The Need for Compassion

In all times, America benefits from compassionate leaders

On July 1, President Joe Biden and first lady Jill Biden visited Surfside, Florida, to console families who lost loved ones in the Champlain Towers South building collapse. (Photo by Joe Raedle/Getty Images)

I’ve been dealing with a serious family illness, which has gotten me thinking about compassion and the need for compassionate leadership. America has lived through a series of years defined by an absence of compassion—the utter indifference and inability to recognize what others are feeling, then the failure (or refusal) to make decisions and act in ways that can improve the lives of others. We all know how this sociopathy has poisoned the body politic and continues to drive GOP leadership, bent on emulating this grievous path of pain, no matter how much additional suffering it causes.

No matter where you reside along the political spectrum, Joe Biden’s compassionate character and his deep wellspring of empathy is impossible to miss. Whatever one’s view of how this influences his eventual decisions, it’s impossible to not comprehend that the death of his wife and daughter when he was a young man and the death of his beloved son Beau to brain cancer are deep wounds that have taken him on a journey to recognize and respond to human suffering.

I was about to write that times like these require that kind of a person and that kind of compassionate leadership. I believe that fully. But I also realize that that kind of person and that kind of leadership is needed at all times. Imagine the Civil War without Abraham Lincoln. We may quickly think about the consequences for the war’s outcome, the impact on the ending of slavery and the saving of our republic. His role in these matters was profound, of course, but so was his capacity for compassion at the most basic human level. It’s what we call these days the role of Consoler-in-Chief.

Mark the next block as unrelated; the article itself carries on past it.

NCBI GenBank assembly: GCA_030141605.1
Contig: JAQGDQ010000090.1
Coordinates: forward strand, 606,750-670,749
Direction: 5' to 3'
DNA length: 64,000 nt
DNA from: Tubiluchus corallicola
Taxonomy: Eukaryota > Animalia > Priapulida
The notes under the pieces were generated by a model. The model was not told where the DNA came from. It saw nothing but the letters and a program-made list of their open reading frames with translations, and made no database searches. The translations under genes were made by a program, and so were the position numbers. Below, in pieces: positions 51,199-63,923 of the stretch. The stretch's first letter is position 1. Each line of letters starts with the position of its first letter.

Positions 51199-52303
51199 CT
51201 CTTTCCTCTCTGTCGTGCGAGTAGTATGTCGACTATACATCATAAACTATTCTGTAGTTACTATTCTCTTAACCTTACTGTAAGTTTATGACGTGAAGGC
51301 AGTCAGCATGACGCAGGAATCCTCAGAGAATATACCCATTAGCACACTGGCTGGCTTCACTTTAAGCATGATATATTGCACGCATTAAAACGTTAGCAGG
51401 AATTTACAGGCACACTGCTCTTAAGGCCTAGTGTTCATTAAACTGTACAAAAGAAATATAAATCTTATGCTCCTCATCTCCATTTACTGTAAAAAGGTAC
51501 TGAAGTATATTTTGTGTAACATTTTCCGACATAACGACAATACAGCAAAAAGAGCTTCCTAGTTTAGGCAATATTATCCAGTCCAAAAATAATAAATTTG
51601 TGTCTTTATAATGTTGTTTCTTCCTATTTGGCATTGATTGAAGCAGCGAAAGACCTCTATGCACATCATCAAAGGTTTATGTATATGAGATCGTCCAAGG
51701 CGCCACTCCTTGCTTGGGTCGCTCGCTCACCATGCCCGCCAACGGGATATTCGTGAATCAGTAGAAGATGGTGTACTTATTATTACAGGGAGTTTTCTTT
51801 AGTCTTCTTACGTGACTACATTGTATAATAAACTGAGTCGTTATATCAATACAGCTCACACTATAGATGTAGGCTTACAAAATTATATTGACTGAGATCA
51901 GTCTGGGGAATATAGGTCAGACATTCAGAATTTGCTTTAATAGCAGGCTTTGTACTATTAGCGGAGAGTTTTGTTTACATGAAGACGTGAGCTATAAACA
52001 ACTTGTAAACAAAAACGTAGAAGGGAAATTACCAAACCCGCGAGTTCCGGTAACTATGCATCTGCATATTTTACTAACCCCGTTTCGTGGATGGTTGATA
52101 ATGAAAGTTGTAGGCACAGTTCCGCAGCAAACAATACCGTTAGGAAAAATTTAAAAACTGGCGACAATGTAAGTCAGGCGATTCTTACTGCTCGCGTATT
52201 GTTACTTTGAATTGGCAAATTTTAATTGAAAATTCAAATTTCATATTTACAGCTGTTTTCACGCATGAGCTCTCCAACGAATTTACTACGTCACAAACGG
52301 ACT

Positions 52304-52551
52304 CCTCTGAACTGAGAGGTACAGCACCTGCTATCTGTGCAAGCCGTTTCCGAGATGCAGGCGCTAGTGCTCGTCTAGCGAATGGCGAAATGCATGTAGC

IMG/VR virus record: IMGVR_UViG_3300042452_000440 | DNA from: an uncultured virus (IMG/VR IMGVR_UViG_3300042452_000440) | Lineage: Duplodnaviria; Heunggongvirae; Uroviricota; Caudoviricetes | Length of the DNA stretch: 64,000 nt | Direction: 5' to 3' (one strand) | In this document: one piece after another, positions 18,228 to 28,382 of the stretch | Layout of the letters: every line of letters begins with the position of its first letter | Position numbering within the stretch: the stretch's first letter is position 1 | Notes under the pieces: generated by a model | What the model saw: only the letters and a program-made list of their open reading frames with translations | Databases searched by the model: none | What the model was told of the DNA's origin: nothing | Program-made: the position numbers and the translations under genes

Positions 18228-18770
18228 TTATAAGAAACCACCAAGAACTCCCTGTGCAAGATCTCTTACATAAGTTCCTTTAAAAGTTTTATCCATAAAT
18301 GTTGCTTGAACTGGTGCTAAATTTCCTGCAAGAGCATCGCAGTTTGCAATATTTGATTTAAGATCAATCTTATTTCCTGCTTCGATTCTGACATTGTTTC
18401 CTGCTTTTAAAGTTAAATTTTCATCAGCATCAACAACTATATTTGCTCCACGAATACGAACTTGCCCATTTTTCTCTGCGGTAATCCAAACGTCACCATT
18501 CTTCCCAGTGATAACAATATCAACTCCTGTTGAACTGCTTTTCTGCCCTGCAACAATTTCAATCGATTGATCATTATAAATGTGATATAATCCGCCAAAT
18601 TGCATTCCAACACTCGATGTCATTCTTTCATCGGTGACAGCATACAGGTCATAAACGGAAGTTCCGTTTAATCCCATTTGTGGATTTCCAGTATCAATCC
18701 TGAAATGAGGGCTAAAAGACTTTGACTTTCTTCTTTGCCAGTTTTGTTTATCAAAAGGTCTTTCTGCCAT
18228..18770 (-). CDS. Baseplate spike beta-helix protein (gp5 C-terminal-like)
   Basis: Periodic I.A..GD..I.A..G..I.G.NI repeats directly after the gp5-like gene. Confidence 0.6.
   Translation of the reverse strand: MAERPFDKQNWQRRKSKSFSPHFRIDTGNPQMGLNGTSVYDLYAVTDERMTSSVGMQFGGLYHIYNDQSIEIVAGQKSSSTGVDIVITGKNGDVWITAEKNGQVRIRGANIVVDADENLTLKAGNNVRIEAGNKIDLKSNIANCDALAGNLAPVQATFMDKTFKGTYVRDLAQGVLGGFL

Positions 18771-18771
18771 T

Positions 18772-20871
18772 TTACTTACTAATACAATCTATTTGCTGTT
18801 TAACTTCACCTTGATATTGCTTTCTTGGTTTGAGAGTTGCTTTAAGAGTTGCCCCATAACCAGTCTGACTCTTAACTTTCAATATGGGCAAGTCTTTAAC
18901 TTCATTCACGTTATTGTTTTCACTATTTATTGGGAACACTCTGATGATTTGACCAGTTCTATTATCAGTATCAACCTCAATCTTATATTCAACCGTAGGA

Consider the letter Lincoln wrote in 1862 to Fanny McCullough, whose father was killed in battle. Lincoln was still grieving for Willie, his 11-year-old son who died in the White House earlier that year.

“In this sad world of ours, sorrow comes to all. And to the young it comes with bitterest agony. … You can not now realize that you will ever feel better. Is this not so? And yet it is a mistake. You are sure to be happy again … I have had experience enough to know what I say; and you need only to believe it, to feel better at once." 

In recent days, I’ve personally come to understand that some of the most important life-and-death decisions are not hard to make, no matter how hard the reality is, when you act based on love and human kindness. That may sound a bit like a Hallmark card, thoroughly uncool in a world that values cynical detachment, but I do think there are times to act with as much purity of heart as one can muster. The effect can be contagious, making the lives of others struggling to manage that much easier.

In our nation’s current battle between the forces of light and those of darkness—between people convinced that the way forward is through violence, hate and the cruel application of power and people who seek inclusion and kindness that recognizes and values America’s beautiful diversity—we all have a role to play. We can speak out for, vote and fight for, a better and more compassionate country. Or we can all witness as the house divided is brought down by the worst among us. I choose optimism and compassion.


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